On November 10, 2016, Conway tweeted publicly that Trump had offered her a White House job. "I can have any job I want", she said on November 28. On November 24, Conway tweeted that she was "Receiving deluge of social media & private comms re: Romney. Some Trump loyalists warn against Romney as sec of state" with a link to an article on Trump loyalists' discontent for the 2012 nominee. Conway told CNN she was only tweeting what she has shared with President-elect Donald Trump and Vice President-elect Mike Pence in private.
On November 28, two top sources at the Trump transition team told media outlets that Trump "was furious" at Conway for media comments she made on Trump administration cabinet appointments. The following day, however, Trump released a written statement stating that the campaign sources were wrong and that he had expressed disappointment at her critical comments on Romney. CNBC reported on November 28 that senior officials in the Trump transition "have reportedly been growing frustrated by Conway's failure to become a team player."
On December 1, Conway appeared with senior aides of the Trump campaign, at Harvard's Kennedy School of Government, for a forum on the 2016 presidential race; the quadrennial post-presidential election forum has been held at the School of Government since 1972. Sitting across from Conway were senior Clinton campaign aides, including Clinton's campaign manager Robby Mook. As tempers began to flare, the forum escalated into a "shouting match"; during one exchange, Clinton senior strategist Joel Benenson said "The fact of the matter is that more Americans voted for Hillary Clinton than for Donald Trump." Conway replied to Benenson while looking at the Trump aides: "Hey, guys, we won. You don't have to respond. He was the better candidate. That's why he won."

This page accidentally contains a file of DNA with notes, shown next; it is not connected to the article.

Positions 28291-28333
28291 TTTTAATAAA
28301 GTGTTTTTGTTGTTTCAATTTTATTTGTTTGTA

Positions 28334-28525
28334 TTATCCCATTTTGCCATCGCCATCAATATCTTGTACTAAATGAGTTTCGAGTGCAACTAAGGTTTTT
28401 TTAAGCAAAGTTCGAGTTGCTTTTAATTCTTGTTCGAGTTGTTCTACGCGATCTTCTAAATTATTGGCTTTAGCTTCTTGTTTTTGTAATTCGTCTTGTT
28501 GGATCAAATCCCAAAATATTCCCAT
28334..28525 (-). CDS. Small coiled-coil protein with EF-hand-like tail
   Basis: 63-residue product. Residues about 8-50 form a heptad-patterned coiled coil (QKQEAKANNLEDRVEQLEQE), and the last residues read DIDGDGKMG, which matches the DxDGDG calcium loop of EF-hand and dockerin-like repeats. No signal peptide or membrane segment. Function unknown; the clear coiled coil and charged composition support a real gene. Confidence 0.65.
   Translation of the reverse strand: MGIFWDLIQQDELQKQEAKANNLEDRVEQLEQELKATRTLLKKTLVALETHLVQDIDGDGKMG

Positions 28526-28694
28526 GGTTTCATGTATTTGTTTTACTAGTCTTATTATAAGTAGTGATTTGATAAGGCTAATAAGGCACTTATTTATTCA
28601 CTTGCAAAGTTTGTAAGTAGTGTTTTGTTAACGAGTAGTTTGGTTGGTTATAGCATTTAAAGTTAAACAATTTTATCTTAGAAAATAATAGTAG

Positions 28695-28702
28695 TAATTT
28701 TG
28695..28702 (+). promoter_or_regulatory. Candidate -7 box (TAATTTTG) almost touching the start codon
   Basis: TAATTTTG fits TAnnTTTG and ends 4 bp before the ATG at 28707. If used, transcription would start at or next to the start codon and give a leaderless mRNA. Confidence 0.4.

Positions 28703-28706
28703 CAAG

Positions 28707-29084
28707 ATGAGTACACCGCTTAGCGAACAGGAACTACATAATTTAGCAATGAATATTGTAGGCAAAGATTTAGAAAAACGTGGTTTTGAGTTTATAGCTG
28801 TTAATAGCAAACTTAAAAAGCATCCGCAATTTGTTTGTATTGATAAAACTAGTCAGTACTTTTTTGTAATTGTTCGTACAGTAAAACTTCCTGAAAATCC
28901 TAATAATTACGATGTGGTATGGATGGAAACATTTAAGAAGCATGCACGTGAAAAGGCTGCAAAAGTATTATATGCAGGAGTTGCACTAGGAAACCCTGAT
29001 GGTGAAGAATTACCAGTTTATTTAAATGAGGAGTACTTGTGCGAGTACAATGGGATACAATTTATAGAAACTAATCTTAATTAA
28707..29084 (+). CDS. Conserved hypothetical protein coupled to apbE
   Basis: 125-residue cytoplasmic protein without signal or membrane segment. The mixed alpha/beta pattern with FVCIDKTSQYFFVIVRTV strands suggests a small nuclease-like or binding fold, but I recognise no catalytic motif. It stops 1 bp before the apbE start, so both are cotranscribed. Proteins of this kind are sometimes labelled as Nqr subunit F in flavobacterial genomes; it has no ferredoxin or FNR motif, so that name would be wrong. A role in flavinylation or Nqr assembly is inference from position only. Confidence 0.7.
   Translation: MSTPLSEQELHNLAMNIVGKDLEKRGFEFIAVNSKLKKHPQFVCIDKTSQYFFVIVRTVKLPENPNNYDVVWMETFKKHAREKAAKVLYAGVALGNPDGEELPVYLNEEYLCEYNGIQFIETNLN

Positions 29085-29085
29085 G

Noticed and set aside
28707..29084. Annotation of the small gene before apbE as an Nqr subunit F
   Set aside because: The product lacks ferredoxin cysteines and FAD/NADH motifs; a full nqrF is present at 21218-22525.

In early December, Conway claimed that Hillary Clinton supporters were making death threats against her. Consequently, Trump assigned Secret Service to protect her. Conway gave up her Secret Service protection in September 2017 due to "reduction in threats."Controversies Inauguration fight